Charles Pittman seems to have been a restless young man. He received an education in the schools of Bristol. Bristol was one of the major shipping ports at the time, and one can imagine him dreaming of adventures in faraway lands. Around 1840, at age 16, he left his family to travel to the Far East and to the West Indies. It is unclear whether he sailed as a paying passenger or as hired crew.

He finally settled down in New York City and opened a haberdashers business, which he managed as the New York branch of his brother’s, William’s, establishment in Bristol. Family memory also mentions him being a tea merchant around 1844.

At some point, Charles returned to England, but remained restless. With the Gold Rush beckoning, he once again set out, most likely in 1849, this time to California. After a sea voyage of several months, he arrived in San Francisco, where he immediately purchased a block of land on Kearney Street. He quickly moved on to Grass Valley, where he acquired his first hotel business.

From these facts it seems obvious that Charles Pittman brought sufficient funds with him. His entrepreneurial spirit recognized the opportunities the fast-growing area offered.

A few years later, most likely in late 1853 or early 1854, he once again returned to Bristol and stayed there for nearly a year. During this time, he courted and married Louisa May.

One letter, though undated, seems to reflect that courtship. Addressed to “My dearest Louisa,” it was written from Southampton, where Charles seems to have stayed for a longer time period, likely to do with a business venture. Typical for letters of the time, all sentences run into each other, without using a single period in between.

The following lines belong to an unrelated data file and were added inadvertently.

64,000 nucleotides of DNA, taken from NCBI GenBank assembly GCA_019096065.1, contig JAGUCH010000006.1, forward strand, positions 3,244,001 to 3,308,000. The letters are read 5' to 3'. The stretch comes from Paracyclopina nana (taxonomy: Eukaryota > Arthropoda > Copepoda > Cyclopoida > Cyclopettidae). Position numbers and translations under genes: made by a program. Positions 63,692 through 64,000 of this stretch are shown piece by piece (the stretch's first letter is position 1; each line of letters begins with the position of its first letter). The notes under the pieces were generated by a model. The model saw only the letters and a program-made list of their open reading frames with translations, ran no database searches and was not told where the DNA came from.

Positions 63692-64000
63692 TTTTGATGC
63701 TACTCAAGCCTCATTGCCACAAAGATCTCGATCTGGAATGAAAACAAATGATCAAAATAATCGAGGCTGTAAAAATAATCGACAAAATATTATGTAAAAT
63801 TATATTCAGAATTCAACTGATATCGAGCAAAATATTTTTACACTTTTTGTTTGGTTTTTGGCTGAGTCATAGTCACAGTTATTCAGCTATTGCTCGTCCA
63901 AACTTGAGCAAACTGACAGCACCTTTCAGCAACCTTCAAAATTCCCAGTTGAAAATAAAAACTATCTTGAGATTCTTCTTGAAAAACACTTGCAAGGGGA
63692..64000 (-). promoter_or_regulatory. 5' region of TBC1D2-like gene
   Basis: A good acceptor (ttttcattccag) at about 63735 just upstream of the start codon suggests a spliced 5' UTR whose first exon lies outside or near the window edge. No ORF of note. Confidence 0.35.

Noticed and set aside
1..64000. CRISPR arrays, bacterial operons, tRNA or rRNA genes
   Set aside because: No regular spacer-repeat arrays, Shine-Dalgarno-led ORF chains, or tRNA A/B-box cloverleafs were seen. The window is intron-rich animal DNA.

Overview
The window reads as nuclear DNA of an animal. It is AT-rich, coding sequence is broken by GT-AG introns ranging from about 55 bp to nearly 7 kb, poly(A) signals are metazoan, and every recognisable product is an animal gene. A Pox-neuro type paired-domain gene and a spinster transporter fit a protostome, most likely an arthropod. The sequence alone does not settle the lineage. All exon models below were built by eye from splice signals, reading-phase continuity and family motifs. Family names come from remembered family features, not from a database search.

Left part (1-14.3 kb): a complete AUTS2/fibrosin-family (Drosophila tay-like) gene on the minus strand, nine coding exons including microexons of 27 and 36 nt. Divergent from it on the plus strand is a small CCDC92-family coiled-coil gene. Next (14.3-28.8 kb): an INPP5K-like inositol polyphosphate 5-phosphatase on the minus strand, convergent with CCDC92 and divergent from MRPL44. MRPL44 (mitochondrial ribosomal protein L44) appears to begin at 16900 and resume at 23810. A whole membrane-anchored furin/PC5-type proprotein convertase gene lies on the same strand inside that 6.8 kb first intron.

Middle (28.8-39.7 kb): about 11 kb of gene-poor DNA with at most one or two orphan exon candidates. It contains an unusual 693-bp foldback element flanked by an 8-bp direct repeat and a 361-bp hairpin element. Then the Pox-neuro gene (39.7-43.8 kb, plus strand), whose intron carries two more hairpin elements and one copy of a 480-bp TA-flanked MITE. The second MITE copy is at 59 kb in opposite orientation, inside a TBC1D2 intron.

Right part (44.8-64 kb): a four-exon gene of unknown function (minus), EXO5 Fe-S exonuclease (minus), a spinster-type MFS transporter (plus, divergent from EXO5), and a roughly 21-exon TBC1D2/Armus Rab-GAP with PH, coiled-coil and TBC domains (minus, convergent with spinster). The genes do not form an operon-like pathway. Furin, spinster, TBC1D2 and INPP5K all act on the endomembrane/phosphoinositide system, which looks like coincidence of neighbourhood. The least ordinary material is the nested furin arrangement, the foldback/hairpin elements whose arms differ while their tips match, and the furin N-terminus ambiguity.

“I have taken the opportunity of writing a few lines which I hope dear Louisa - you will except [sic] if you did but know what anxiety I feel to hear from you and am sure you would write a few lines which from receiving these, I think you will or at least I am sure you will ... I am always thinking of you ... there is not an hour in the day but what my mind is upon you ... O how happy I should be for that day to come when we should be together not to part again… I wrote to you before, I left London but do not know whether you had it or nor, I sent it in an Envolope [sic] to Miss Harrison, I shall be in London in a few weeks time for 2 or 3 days ... then I hope I shall have the pleasure of seeing you, I cannot make out for the life of me the reason I never heard from you ... it is nearly four months since I have heard from you or seen you but I hope it will not be four days more…”

They did get married, likely in late 1854. Charles must have convinced his young bride to venture out to California with him. The newlyweds set sail from Liverpool, first on the Clyde to New York City, where they stayed for six weeks, then on to the Isthmus of Panama, from where “they had an adventurous journey.” They finished their journey on the steamer “Sierra Nevada” and landed in San Francisco. Two different sources date their arrival either as autumn 1854 or 1855.

The couple purchased a couple of hotels, “becoming proprietor of both the City and International hostelries, in which business he [Charles Pittman] met with gratifying success. His next venture was in the same business at Cordelia, Solano county, whither he journeyed enroute to Sacramento, via Benicia and Cordelia. Unforeseen events occurred and he decided to remain at the latter place for a time.”

My next column will continue with the story of the Pittman family in Cordelia and Suisun Valley. I am thankful for the information Mr. William, Carrie Pittman’s grandson, provided, and to Carol Wilcox, who painstakingly transcribed the letters to make them available for researchers.